Translating idiolects: Natalia Ginzburg's Lessico famigliare
2017-06-02T01:20:10Z (GMT) by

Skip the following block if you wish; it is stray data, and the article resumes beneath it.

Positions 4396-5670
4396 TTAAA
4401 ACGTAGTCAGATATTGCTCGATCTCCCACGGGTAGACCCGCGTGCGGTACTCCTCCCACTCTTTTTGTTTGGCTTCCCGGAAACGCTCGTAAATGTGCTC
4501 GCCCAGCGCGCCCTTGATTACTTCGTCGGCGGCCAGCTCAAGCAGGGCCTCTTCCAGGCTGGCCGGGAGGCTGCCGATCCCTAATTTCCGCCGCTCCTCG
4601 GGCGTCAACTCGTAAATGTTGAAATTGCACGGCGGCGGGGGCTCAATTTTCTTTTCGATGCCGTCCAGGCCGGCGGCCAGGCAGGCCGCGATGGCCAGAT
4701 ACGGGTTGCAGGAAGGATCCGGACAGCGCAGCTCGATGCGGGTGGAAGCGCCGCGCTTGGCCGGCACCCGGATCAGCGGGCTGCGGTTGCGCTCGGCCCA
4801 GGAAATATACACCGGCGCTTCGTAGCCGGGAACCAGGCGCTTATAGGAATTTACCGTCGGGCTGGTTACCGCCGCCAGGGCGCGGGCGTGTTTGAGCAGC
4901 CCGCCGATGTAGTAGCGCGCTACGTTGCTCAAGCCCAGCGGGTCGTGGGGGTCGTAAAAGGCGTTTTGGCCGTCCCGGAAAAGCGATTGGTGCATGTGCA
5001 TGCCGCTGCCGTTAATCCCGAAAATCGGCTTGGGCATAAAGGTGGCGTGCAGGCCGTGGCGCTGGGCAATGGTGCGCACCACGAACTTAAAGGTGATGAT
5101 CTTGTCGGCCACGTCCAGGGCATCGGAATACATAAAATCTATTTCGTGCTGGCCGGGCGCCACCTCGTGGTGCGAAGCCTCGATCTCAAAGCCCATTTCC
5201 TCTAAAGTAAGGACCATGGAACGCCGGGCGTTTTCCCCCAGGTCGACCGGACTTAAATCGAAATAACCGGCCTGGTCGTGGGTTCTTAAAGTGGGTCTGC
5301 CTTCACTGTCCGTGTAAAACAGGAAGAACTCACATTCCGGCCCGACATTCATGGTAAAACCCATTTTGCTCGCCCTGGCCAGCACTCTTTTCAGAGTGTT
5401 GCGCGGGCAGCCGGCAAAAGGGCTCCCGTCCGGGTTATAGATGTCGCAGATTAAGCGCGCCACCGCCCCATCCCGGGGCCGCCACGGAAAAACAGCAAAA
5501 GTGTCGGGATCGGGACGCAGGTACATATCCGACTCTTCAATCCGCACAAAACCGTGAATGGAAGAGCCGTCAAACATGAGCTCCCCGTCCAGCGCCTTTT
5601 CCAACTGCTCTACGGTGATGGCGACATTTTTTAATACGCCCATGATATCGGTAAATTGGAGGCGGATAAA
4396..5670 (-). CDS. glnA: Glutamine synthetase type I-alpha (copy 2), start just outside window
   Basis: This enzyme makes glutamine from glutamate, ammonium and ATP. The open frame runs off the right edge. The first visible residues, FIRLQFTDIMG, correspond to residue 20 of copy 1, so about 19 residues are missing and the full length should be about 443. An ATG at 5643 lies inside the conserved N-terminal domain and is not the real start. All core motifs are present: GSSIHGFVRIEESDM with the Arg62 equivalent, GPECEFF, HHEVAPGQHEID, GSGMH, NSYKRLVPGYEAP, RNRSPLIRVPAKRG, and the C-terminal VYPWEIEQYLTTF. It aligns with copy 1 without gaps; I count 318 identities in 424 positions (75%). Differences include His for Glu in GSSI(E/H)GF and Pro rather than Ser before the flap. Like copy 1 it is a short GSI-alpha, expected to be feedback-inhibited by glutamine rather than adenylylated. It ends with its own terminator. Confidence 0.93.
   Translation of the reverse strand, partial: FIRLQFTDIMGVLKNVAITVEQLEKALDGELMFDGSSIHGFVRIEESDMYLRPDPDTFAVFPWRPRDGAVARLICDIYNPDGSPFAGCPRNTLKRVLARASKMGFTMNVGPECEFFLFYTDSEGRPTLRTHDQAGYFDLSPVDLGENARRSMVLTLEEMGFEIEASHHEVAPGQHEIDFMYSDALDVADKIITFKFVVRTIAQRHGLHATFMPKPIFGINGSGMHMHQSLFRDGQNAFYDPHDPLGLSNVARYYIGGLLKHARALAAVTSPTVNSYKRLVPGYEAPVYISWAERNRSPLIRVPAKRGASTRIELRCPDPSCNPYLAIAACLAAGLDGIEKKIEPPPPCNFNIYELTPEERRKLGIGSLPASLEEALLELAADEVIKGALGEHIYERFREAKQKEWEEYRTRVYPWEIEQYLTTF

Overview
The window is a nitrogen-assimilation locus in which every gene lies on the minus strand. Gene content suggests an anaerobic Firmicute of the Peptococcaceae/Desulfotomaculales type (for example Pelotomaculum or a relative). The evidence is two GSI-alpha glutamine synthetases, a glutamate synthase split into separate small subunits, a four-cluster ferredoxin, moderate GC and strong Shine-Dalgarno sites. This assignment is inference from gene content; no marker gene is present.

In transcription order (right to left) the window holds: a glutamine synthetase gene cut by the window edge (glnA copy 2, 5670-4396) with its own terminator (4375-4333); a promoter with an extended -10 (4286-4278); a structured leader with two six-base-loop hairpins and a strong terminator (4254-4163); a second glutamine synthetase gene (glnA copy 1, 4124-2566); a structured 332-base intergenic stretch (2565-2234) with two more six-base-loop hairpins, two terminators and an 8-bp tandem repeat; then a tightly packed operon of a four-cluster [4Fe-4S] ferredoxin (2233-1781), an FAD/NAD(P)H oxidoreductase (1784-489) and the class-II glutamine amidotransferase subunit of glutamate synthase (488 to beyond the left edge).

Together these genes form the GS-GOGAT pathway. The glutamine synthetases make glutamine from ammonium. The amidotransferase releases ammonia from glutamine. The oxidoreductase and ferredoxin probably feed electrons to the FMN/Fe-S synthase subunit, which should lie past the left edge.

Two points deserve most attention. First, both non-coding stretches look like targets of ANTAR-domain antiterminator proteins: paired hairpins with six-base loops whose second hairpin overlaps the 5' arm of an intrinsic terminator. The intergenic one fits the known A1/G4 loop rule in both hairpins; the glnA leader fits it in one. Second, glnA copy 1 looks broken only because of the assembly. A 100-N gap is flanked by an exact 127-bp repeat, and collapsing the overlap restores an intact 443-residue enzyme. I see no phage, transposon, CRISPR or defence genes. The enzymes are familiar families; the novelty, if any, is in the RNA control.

We look at the two English translations of Natalia Ginzburg's autobiographical narrative Lessico famigliare (1963) with a focus on the literary function of idiolects, and the challenges of translating them, particularly code-mixing between standard Italian, dialects and other languages. We draw on Bassnett-McGuire (who notes a tendency for translators to "fail to consider the way in which individual sentences form part of the total structure") (1980:115), Berman (who argues that source text markers, such as idiolects, form part of an "underlying network of signification within the text as a whole") (2000:292-3) and Gutt (who maintains that a successful translation will recognise and address the relevancy of the role played by idiolects in the text) (2000). We agree with Eco (2003) when he argues that losses and gains are inevitable in any translation process and problems must be negotiated individually. We would suggest that an effective strategy for translators may be to negotiate solutions from their specific places within what Pym (1998) calls 'intercultures', points of cultural overlap between source and target texts.